"This is not a joke!"
"Yes it is."
"No, I'm not fooling around."
"Because this is serious."
"No, it's not."
The boy is 4 years old -- 4 1/2, he's quick to correct. Yet we still struggle mightily with how to discipline him. He literally thinks everything is a joke. And I am using the word "literally" as it is supposed to be used.
We aren't rookie parents. He's our fourth. Of course, we're not the best at all aspects of parenting (ahem... bedtime). But we aren't new to our struggles. Figuring out how to get him to take us seriously -- to take anything seriously -- is a great challenge.
"You lost dessert when you took your pants down at the table."
I actually said that to him after dinner one day recently. In the middle of our meal, sometime after the prayer and before his sisters scattered to the wind, the boy mooned the table. As the girls all laughed, including his mother in a seriously-suppressed sort of way, I told him that it wasn't funny to moon the table.
"Then why is everybody laughing?"
A fair question. One I didn't have an immediate answer to. But it got me thinking, again, about the great trouble we face with him. How do we get this little guy to realize that life isn't all one big joke? And just as importantly: why, exactly, do I have to teach him that?
Our boy turns 5 this summer, something he's been looking forward to since he turned 4. He's a great kid, he tells you he loves you, says thank you and sorry at appropriate times, and offers hugs without request. He's smart, calling out the answers to his older sister's math problems as she tries to figure them on paper. He's fast, too. Super fast, as he likes to say. (He's actually normal speed, but thinks he's like a rocket -- don't tell him otherwise).
But when it comes to discipline, he's kind of like Peter Pan probably was at 4. He just doesn't get it. When I go to put him in time out, it invariably becomes a game of chase, with him laughing and squealing and letting out a guttural "AHHHHHH" like PeeWee Herman being chased by a friendly bear.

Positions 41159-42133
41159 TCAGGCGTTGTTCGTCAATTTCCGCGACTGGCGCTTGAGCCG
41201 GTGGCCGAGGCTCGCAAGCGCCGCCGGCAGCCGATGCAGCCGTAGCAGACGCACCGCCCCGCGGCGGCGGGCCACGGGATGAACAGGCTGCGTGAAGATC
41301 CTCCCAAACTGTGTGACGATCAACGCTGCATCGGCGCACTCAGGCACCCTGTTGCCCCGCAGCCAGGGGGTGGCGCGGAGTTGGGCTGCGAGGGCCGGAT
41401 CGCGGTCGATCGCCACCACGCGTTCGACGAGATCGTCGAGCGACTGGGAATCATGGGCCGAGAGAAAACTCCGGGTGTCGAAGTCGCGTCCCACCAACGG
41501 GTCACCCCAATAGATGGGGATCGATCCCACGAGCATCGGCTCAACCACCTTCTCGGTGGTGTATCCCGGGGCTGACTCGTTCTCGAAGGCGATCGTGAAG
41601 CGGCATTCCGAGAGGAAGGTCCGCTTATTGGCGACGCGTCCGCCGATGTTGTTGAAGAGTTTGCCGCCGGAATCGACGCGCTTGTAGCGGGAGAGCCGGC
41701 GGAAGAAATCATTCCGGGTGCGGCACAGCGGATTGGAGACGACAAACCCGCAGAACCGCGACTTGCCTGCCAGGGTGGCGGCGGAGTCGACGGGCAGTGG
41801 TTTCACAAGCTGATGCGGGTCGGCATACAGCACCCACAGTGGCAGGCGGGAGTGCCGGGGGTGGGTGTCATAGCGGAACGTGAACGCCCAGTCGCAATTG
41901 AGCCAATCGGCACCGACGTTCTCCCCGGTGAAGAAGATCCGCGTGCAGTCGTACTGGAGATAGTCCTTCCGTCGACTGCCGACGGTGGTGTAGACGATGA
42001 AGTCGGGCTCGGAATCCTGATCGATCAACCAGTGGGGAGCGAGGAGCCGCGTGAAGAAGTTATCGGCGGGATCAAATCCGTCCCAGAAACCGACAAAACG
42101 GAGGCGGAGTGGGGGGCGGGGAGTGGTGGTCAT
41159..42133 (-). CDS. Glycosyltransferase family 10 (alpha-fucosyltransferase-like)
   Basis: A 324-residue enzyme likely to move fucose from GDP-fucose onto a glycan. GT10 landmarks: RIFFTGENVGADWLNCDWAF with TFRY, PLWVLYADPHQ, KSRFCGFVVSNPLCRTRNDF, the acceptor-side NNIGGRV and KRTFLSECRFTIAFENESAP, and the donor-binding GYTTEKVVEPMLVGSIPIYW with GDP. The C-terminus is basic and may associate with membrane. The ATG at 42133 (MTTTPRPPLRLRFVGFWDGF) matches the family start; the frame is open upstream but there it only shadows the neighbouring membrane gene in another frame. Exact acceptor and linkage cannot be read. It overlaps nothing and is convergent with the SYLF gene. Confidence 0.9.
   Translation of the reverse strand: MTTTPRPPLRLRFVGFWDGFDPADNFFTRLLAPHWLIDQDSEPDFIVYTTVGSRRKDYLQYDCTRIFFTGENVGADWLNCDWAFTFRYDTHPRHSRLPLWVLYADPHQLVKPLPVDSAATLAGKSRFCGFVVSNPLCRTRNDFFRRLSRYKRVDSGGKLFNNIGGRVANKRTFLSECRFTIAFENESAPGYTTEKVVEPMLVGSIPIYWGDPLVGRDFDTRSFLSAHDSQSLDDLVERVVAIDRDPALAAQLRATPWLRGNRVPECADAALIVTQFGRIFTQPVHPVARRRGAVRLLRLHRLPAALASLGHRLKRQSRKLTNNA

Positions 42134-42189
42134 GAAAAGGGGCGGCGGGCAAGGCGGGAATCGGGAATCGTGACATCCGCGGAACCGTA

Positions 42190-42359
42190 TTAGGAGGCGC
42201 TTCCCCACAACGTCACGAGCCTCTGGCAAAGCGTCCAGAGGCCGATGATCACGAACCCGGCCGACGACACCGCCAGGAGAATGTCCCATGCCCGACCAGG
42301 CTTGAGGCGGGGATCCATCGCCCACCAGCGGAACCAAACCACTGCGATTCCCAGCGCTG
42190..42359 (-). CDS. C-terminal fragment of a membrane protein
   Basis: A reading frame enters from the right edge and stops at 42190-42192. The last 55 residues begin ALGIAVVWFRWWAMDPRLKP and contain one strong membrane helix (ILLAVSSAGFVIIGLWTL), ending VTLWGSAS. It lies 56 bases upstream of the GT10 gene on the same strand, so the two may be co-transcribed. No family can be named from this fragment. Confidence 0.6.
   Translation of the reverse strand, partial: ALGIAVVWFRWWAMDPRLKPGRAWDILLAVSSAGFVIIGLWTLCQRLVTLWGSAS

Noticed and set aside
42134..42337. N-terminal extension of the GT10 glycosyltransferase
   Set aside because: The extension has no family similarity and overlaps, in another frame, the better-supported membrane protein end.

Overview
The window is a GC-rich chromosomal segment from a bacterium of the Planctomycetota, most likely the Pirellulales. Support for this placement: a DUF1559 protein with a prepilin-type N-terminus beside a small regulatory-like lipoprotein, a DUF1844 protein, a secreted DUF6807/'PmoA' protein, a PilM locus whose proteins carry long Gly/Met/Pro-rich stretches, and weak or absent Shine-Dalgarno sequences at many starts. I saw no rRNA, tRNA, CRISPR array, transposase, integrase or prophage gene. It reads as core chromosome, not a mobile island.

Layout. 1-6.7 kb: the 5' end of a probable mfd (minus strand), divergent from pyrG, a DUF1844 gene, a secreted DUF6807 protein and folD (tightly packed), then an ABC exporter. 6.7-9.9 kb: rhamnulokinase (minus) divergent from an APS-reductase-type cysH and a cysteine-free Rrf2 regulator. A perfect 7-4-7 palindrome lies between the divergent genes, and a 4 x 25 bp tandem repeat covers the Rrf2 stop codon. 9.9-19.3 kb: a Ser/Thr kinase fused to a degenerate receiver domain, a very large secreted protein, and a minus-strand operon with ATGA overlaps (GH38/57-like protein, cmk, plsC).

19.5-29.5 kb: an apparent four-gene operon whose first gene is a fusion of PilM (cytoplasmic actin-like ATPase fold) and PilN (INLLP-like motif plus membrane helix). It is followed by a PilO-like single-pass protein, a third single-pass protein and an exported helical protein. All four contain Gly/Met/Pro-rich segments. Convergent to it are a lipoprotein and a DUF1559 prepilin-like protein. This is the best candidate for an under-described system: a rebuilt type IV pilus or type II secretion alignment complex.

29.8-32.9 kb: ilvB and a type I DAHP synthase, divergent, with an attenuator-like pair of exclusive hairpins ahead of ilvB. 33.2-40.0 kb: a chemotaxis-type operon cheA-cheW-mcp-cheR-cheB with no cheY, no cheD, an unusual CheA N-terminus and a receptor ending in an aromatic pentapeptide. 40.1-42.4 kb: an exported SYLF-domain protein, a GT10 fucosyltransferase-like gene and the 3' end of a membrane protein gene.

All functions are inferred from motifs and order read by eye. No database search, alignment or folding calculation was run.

This all matters because in a few short months, this boy of ours will go to kindergarten. Full day, no less.
It's time for him to grow up. Yet... I don't want him to.
It makes me wonder where all the time has gone. And why the heck it's gone so fast. And how it all seems like such a blur. I remember the first time we put a kid on the bus to go to Kindergarten. My wife bawled. I didn't. I stood stoically and watched. Then I went to work. When the next two got on that bus when it was their turn, my wife cried again. I didn't.
When he gets on the bus, I think I am going to cry, too. I know it. Not because he's the baby, or the boy (I don't think like that), but because he's the last.
For the past 12 years, we've had little ones who needed us each day, to take care of and feed and clothe and wipe. For a good part of that, we've worked, sending them to the sitter, or to preschool, or to some camp for half a day.
We always hoped that we'd get to the point where one of us could stay home and just be the parent. It never happened. And soon, they won't need us to. As my wife muttered after she filled out the kindergarten paperwork for the boy, it's gone.
People told us to cherish it, like we tell other parents to. But did we? Did we? Heck, I can barely remember all of it.
I know there's a lot more parenting left to do, and a lot more time with our little people before they go off to college. But if it's anything like the last 12 years, it's going to fly by and become a blur.
And that's why it's so hard to teach this boy that his antics aren't funny. Because they are. And I want them always to be.
Read more by Cort Ruddy at RuddyBits.com